CityJet has suspended its route from London City to Rotterdam from Monday 1 May 2017.
CityJet is to reduce further its presence at London City airport with the suspension of its route to Rotterdam from 1 May 2017.
The route, which operated up to four times daily and was codeshared with Air France and KLM is suspended from Monday 1 May 2017. The last flights will operate on Sunday 30 April 2017.
This follows a number of London City route suspensions by CityJet which include Nantes and Paris Orly from Sunday 27 March 2017.
CityJet will continue to fly to Amsterdam, Antwerp, Dublin, and Florence year round. It will also fly on a summer seasonal basis to Avignon (from 19 May 2017 to 8 September 2017) and Toulon (from 8 April 2017 to 26 October 2017).
British Airways will continue to fly from London City to Rotterdam up to five times daily on weekdays.
Affected passengers should contact either CityJet or their travel agent.
British Airways is to suspend its thrice-daily service from London Heathrow to Rotterdam from 28 March 2015.
BA has served Rotterdam since late 2012 and was one of three new short-haul routes announced shortly after BA’s parent company, International Airlines Group, bought bmi. The other two routes were Leeds-Bradford and Zagreb.
BA has since launched a service between London City and Rotterdam and will continue to operate this route.
It’s a reasonable assumption that an unsatisfactory commercial performance is a reason for the suspension of the route. According to Civil Aviation Authority statistics, just over 8,000 passengers flew in both directions between London Heathrow and Rotterdam in September 2014, a fall of nearly 30% year on year. August’s numbers show a similar trend.
Affected passengers have the option of being rerouted on either a London Heathrow – Amsterdam flight or London City – Rotterdam flight.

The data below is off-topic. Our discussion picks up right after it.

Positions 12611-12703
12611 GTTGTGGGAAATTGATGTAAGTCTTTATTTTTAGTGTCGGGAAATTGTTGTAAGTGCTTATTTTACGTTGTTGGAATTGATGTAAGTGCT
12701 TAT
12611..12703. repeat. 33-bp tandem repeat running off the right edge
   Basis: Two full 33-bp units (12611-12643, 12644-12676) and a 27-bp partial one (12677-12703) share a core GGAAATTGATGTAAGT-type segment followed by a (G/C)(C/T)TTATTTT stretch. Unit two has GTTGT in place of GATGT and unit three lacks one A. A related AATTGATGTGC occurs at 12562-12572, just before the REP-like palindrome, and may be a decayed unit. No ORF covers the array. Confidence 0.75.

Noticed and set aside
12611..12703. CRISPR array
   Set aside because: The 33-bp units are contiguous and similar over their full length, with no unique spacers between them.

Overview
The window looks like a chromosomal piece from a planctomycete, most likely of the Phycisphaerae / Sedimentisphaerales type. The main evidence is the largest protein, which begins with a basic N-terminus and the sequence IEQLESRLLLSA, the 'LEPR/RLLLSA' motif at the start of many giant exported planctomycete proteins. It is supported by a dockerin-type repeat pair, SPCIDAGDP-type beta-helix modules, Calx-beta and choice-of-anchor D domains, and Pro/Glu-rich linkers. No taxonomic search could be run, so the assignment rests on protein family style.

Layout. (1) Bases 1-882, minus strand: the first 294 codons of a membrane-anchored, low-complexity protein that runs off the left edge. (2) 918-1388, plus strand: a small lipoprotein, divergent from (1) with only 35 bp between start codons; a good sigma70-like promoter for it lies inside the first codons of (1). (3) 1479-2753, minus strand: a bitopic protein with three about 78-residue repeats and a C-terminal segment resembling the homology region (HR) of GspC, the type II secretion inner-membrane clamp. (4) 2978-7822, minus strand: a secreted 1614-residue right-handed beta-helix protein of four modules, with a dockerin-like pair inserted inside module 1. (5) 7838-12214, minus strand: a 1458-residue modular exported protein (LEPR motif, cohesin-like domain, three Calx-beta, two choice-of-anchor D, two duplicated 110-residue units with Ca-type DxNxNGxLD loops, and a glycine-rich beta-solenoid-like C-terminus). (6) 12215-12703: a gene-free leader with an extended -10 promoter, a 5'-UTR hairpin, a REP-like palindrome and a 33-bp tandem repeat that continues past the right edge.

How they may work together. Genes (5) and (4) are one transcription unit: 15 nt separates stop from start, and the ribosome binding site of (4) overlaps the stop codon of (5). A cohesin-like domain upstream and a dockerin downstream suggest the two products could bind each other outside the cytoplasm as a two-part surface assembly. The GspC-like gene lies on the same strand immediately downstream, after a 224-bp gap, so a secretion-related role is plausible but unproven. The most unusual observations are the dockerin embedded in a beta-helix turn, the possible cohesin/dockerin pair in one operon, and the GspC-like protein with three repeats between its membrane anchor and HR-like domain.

British Airways has often been criticised in the past for failing to prove it can compete with rival airlines outside its base at London Heathrow, where it now commands nearly 50% of take off and landing slots. Witness how the airline withdrew entirely from regional point to point operations five years ago and, as reported yesterday, has ceded a significant share of traffic at London Gatwick to easyJet.
The one exception to this is at London City. Some five years ago CityJet, an airline with a complex history and structure, but now under the ownership of Air France KLM, dominated short-haul operations at the airport, with more than twice the share of take off and landing slots as British Airways.
When BA’s parent company, International Airlines Group, bought bmi last year much was made of how the extra slots would enable BA to expand its long-haul network. So it was something of a surprise when last May BA announced it would launch new routes to Leeds-Bradford (initially 4 daily) and Rotterdam (3 daily) from 9 December 2012. Neither are the most exciting destinations on the BA route network but both seem like a clear move to capture traffic from KLM.